ciate, and suffered him to bear the At the age of twenty-two he had ad. weight of a criminal prosecution, wbich vanced to the rank of Captain ; received the Duke D'Aiguillon, suspecting the the honour of being decorated with the truth, feared to carry to all its extrecross of St. Louis, and had received mity. He rejected offers of friendship twenty-two wounds.

and protection made hinn by this despo On peace being made in 1763, he tic minister, whoin he did not esteem ; began his travels to study the languages and after lying six months in the Bas. and manners of different nations. The tille, he was banished to the Castle of emigrants have said that at this time he Caen for three months. was employed as a spy by the French Louis XV. died soon after; and D'Ain ministry. He travelled in Italy; and, guillon was disgraced. General Dutempted to decide the conquest between mouriez had no inclination to take adCorsica and France, after having sought vantage of the expiration of the Lettre to defend it against the Genoese, he re- de Cachet, for the purpose of regaining turned to Paris, and afterwards went to bis liberty ; he was anxious to be comBelgium, from whence he passed into pletely justified, and therefore petitioned Spain, with the intention of taking Louis XVI. to remove him to the basservice there. He likewise visited Por- tille, and to order a revision of his trial. tugal, and published a work, entitled, The King would not permit bim to re“ Essay on Portugal,” after which he main in prison, and commanded M. du returned to Paris 1767 ; where he was Muy, M. de Vergennes, and M. de Sarnamed Aide-maréchal-general of the tine to revise the trial, and those three army destined to invade Corsica, which ministers signed a declaration that he France had bought from the Genoese, had been unjustly prosecuted. Imme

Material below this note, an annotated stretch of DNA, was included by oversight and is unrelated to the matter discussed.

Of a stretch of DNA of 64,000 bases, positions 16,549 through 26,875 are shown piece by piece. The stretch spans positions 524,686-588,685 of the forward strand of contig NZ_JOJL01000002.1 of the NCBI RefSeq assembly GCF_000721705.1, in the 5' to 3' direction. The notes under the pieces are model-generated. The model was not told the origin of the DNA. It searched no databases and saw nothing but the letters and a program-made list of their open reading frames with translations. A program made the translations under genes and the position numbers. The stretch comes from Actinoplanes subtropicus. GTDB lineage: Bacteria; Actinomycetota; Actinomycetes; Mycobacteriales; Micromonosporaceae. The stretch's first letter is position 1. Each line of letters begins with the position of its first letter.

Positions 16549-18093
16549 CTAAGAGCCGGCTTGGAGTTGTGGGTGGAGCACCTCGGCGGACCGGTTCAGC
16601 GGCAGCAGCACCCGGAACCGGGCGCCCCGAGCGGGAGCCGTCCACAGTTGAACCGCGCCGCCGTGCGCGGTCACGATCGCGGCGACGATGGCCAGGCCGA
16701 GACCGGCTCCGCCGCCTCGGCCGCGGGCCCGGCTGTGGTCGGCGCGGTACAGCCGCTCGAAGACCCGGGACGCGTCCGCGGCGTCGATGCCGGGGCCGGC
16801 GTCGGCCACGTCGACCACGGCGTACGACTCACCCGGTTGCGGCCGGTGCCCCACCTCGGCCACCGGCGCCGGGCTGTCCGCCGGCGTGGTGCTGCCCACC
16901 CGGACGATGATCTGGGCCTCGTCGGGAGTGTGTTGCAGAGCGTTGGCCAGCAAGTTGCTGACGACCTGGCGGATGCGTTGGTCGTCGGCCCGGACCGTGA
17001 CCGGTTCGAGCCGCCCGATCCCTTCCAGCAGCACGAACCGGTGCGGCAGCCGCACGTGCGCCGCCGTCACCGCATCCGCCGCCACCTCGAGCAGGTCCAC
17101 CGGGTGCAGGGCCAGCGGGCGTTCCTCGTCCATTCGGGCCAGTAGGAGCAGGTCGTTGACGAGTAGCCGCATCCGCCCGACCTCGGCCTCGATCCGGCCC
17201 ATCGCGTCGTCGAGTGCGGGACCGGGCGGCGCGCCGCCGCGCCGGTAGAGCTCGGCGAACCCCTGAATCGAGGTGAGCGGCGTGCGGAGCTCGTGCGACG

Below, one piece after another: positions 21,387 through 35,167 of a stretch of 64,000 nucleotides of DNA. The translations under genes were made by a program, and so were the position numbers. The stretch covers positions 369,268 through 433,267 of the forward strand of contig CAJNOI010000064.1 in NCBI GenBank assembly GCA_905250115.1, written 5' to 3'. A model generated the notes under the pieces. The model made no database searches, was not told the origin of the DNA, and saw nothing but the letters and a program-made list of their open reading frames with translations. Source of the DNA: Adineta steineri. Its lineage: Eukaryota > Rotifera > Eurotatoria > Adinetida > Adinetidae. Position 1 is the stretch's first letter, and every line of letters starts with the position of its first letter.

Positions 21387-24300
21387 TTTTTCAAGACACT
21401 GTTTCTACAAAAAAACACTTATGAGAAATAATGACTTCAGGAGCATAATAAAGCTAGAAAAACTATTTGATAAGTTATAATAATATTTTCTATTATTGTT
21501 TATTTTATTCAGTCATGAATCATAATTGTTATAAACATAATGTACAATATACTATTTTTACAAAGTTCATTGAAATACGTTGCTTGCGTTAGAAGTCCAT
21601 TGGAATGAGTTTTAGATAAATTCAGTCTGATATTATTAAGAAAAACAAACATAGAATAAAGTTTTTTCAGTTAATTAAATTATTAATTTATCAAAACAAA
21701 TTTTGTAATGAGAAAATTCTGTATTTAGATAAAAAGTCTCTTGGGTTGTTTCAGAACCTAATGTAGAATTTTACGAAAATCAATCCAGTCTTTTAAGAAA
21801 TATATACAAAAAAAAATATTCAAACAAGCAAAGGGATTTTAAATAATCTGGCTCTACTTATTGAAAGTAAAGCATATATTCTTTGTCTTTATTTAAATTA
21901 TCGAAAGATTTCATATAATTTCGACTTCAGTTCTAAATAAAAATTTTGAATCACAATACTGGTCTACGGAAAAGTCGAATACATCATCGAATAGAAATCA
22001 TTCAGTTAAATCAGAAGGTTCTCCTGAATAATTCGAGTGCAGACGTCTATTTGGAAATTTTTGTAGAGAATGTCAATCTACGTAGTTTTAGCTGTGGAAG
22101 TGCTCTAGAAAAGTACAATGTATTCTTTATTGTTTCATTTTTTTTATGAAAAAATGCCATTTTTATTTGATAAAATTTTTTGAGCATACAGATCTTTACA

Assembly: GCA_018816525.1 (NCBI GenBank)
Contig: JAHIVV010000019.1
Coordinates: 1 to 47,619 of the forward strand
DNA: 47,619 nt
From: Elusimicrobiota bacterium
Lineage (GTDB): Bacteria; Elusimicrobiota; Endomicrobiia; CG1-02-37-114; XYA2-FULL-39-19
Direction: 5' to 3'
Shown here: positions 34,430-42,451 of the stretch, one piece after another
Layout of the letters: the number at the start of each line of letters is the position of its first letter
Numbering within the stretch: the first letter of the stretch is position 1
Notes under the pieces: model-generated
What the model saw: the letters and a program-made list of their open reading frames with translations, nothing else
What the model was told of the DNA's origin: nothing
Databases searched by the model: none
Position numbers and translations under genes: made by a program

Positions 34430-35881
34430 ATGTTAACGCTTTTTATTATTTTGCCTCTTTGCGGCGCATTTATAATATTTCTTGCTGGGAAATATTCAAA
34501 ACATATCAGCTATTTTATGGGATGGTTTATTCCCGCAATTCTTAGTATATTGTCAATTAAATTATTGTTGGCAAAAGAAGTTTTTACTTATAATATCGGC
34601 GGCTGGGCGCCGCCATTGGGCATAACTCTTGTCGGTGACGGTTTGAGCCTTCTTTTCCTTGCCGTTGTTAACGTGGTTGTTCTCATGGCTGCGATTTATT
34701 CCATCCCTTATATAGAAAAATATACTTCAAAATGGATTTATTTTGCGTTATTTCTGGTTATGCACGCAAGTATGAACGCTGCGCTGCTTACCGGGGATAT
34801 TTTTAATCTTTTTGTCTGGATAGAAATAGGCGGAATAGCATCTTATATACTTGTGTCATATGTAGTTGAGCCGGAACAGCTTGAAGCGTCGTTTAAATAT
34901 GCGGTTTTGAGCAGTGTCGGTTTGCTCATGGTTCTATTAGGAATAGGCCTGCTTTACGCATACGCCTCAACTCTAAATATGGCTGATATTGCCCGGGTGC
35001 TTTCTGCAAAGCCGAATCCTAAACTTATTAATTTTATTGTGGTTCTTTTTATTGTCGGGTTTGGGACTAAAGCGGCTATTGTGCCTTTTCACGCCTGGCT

OBITUARY.-General Dumouriez.

[xci. diately afterward he was sent to Lisle, to the cause of the King. He foresak in his rank of Colonel, to make a report that the exercise of the Veto would not respecting the new military mancuvres produce the end that was proposed by it, which the Baron de Pirsch bad brouglit and would occasion the ruin of tbe Mo from Prussia. He had also a commis- narch's cause, and he opposed it by all sion to examine a plan for improving the means that were in his power.. the navigation of the river Lys, and an- In 1791 he was appointed to tbe coms other plan of forming a harbour in the mand of the country from Nantes to channel at Ambleteuse. And these em- Bourdeaux. At that period a religious ployments occupied the latter end of war raged in La Vendée, and the people the year 1774, and the whole of 1775. laid waste the castles and lands of the